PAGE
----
Gulet: A sailing boat, usually ketch- or schooner-rigged, chiefly used in the eastern Mediterranean and the Black Sea, esp. for holiday cruises – Oxford English Dictionary
The Turkish gulet cruise; that most graceful of prima ballerinas of the southern and southwestern Turkish seas. Every year, thousands of people travelling or holidaying in the country will book themselves a Turkey gulet cruise as part of their Turkish experience.
And, depending on their wont and the company they book with, they will either party or relax the days and nights away for a few days.. But, after all these years of living in Turkey, we had never had the Turkish gulet cruise experience…
…Until recently, that is. And now we’re back from that experience and we want to take you on our gulet cruise in Turkey with us.
When our friend at Gulet Voyage suggested we book a cabin charter cruise, while we were excited about the thought of it, we were also a little bit apprehensive; questions running through our heads:
- The cruises are a week long. What if we get bored? We’re ‘doers’ not relaxers. Could we really sit on a gulet for a week and not lose the plot?
- The only time we could make it would be October. What if the weather was awful?
- And if the sea got really rough, what if we were sea sick? I suffer from motion sickness.
- And the great unknown. Who would be on the gulet with us and what if we didn’t along with each other? Would it ruin the whole experience or is there ‘room’ for everyone’s personalities?
What if, what if, what if? Sometimes, you’ve just got to go for it. So, we looked at the itineraries and, after a bit of deliberation, plumped for perhaps one of Turkey’s most famous gulet cruise routes: the Kemer Kekova Kemer gulet cruise. This route is often called the Blue Cruise. And what were our reasons for this choice?
- So many places along this route that we have wanted to visit or revisit for such a long time. This particular itinerary meant we would see many of those sights. The Kemer-Kekova-Kemer Turkish gulet cruise itinerary has loads of opportunities for getting off the boat and having a wander around as well as having truly spectacular scenery and idyllic bays. This route just seemed to have a bit of everything for us.
- Lycian Turkey. Living in Fethiye with its tomb of Amyntas, we have a minor obsession with Lycian ruins and this route covers a stretch of coastline just jam-packed with Lycian, Hellenistic, Roman and mediaeval sites. The Lycians were big seafarers so why not see their lands from the sea in the 21st century?
- This area of Turkey is known for its temperate winter climate. As it was the beginning of October when we did the gulet cruise, we had a pretty decent chance of summery weather and warm turquoise seas for swimming in the bays. And the advantage of this time of year in Turkey, too, is the end of the summer surf. On still days, the sea can be glass-like. Perfect for not-very-brave me!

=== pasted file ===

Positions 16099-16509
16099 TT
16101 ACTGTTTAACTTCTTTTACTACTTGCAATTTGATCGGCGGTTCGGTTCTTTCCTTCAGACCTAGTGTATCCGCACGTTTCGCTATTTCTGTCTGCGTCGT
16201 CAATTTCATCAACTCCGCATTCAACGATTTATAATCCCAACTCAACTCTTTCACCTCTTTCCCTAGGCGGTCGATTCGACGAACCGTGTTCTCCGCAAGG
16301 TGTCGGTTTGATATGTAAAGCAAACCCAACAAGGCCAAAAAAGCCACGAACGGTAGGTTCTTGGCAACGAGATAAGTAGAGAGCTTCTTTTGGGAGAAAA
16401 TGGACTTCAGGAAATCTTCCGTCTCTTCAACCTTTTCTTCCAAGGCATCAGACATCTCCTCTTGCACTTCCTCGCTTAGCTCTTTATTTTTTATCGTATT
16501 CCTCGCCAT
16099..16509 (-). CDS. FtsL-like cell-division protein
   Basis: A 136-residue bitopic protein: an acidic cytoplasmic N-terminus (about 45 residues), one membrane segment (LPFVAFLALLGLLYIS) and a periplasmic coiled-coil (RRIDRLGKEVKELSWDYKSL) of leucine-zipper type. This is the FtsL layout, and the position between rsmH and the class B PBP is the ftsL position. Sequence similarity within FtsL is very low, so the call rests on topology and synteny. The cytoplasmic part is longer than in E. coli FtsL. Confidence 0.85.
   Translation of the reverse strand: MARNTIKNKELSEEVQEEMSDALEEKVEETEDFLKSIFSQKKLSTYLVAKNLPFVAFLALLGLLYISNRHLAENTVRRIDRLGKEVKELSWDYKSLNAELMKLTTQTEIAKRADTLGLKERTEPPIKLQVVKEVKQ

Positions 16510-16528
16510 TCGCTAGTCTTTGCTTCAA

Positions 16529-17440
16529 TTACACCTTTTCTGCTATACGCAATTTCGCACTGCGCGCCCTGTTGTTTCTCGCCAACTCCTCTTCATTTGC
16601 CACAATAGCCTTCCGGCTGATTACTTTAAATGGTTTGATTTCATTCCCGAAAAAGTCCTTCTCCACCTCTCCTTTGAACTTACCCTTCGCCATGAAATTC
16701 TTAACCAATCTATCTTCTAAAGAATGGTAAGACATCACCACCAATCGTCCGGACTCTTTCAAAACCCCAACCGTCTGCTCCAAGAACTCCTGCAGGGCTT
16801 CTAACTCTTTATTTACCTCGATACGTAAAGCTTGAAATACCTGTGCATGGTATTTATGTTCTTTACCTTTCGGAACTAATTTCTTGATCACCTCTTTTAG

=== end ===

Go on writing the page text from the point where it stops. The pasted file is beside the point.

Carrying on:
The Turkish word “gület” is a loanword from Venetian gołéta (modern Italian goletta), itself a loanword from French gouëlette (present-day spelling goélette), meaning “schooner”. The French word is probably related to goéland, meaning (and etymologically related to the word) “gull”, ultimately of Celtic origin… – Wikipedia
Our Kemer Kekova Kemer Gulet Cruise Holiday
Well, what’s a completely new experience without a few apprehensions, eh? That’s what life’s all about. And, happily, all apprehensions were completely unnecessary. We just loved our Turkish gulet cruise experience.
We’re complete converts and, last night when a friend was questioning us about it all in full detail, he asked, “So would you do one again?”
We’re still talking about different moments from the trip; little events randomly popping into our heads as we go about other business, and now, we want to tell you all about it, too.
This is the official Kemer to Kekova gulet cruise itinerary and it is pretty much the route we followed – a couple of swim stops swapped around here and there, but nothing missed out.
And well, we were on a gulet cruise, we were completely chilled out – who cares even what day it is? We genuinely forgot what day it was on more than one occasion!
So, where are we going on our Kemer Kekova Turkish gulet cruise?
We’re off to ancient Phaselis. This is one of the sites and areas that had been on our radar for an age so to be finally going there; we were proper excited! A choice here of a swim or a visit to the site.
Geeky culture vultures here – everyone else plunged into the clear waters for their first swim of the trip…and the deck hand brought the dinghy round to nip me and Barry across the water to the site entrance. Just the two of us.
We’re off to the ruins of Olympos. On our radar for longer than perhaps any of the other stops on this gulet cruise and we were not disappointed. We’ll be back here, one day…
This time, there were 5 or 6 out of the 14 of us in the dinghy heading towards the beautiful beach and the mysterious ruins hidden in the lush greenery of the sheer cliff faces, beyond.
After an overnight stop in Adrasan, an early start for the long sail to the Demre area. Another on the list – we finally got to see the ancient Andriake harbour and, from here, this was the one optional half day trip we paid for via the yachting company – Myra and the church of St. Nicholas.
If you read this blog often, you’ll know we visited Myra in springtime but we really couldn’t see when a St. Nicholas Church visit would happen again so we took the opportunity to go.
And then we’re off to yet another site we’d never seen but always wanted to: Kekova. Also known as the sunken city, we’ll sail over the ruins before turning and heading across the bay to yet another place we’ve wanted to see for ourselves for soooo long: Simena.
Dinghy time again (we loved our little dinghy jaunts) into this ridiculously pretty village with its hilltop castle ruins.